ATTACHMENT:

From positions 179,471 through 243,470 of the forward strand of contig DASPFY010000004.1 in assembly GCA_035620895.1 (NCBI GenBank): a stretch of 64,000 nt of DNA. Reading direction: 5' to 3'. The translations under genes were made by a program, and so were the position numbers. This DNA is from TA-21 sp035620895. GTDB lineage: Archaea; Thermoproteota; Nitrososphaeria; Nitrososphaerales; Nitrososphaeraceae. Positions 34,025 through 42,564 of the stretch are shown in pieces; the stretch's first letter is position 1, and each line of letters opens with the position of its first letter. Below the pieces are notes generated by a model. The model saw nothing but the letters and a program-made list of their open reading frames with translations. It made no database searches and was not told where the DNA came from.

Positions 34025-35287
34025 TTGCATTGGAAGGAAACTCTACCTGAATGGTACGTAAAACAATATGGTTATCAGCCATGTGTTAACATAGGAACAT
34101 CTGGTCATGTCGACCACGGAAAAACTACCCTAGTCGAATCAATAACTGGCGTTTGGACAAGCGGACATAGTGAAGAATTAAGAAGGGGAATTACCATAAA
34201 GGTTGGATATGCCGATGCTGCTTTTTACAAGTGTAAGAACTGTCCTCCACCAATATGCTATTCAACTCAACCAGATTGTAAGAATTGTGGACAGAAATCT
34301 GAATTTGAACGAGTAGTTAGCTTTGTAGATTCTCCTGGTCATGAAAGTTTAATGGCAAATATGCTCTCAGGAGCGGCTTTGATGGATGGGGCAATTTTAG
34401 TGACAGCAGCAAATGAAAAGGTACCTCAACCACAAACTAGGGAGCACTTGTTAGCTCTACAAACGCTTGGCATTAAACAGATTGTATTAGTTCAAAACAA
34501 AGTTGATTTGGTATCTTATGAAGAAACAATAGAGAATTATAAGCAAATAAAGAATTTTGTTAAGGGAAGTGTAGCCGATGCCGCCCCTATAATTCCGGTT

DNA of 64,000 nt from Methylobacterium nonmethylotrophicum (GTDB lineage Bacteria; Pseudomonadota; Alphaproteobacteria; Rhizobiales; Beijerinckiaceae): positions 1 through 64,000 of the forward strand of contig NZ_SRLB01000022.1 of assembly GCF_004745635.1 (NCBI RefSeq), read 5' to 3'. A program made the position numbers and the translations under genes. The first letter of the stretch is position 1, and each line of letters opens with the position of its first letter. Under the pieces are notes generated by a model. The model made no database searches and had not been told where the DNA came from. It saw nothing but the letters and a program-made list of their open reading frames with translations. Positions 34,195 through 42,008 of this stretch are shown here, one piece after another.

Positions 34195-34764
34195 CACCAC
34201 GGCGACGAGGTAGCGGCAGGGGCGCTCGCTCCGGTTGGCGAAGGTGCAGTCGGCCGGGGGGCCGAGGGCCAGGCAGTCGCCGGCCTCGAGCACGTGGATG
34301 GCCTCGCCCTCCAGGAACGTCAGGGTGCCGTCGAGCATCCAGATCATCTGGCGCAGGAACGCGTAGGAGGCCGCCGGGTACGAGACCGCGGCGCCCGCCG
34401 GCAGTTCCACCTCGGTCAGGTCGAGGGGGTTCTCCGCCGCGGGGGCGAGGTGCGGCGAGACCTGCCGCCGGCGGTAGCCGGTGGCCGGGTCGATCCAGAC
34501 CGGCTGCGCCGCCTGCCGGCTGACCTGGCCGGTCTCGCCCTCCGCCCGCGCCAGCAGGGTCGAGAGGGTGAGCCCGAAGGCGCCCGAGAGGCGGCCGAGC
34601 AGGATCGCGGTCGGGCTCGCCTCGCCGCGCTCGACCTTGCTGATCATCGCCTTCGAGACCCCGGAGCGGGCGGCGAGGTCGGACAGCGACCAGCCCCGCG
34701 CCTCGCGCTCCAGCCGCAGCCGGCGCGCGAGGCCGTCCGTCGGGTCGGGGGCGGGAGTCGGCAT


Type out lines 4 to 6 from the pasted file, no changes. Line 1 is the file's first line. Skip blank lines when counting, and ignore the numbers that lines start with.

34101 CTGGTCATGTCGACCACGGAAAAACTACCCTAGTCGAATCAATAACTGGCGTTTGGACAAGCGGACATAGTGAAGAATTAAGAAGGGGAATTACCATAAA
34201 GGTTGGATATGCCGATGCTGCTTTTTACAAGTGTAAGAACTGTCCTCCACCAATATGCTATTCAACTCAACCAGATTGTAAGAATTGTGGACAGAAATCT
34301 GAATTTGAACGAGTAGTTAGCTTTGTAGATTCTCCTGGTCATGAAAGTTTAATGGCAAATATGCTCTCAGGAGCGGCTTTGATGGATGGGGCAATTTTAG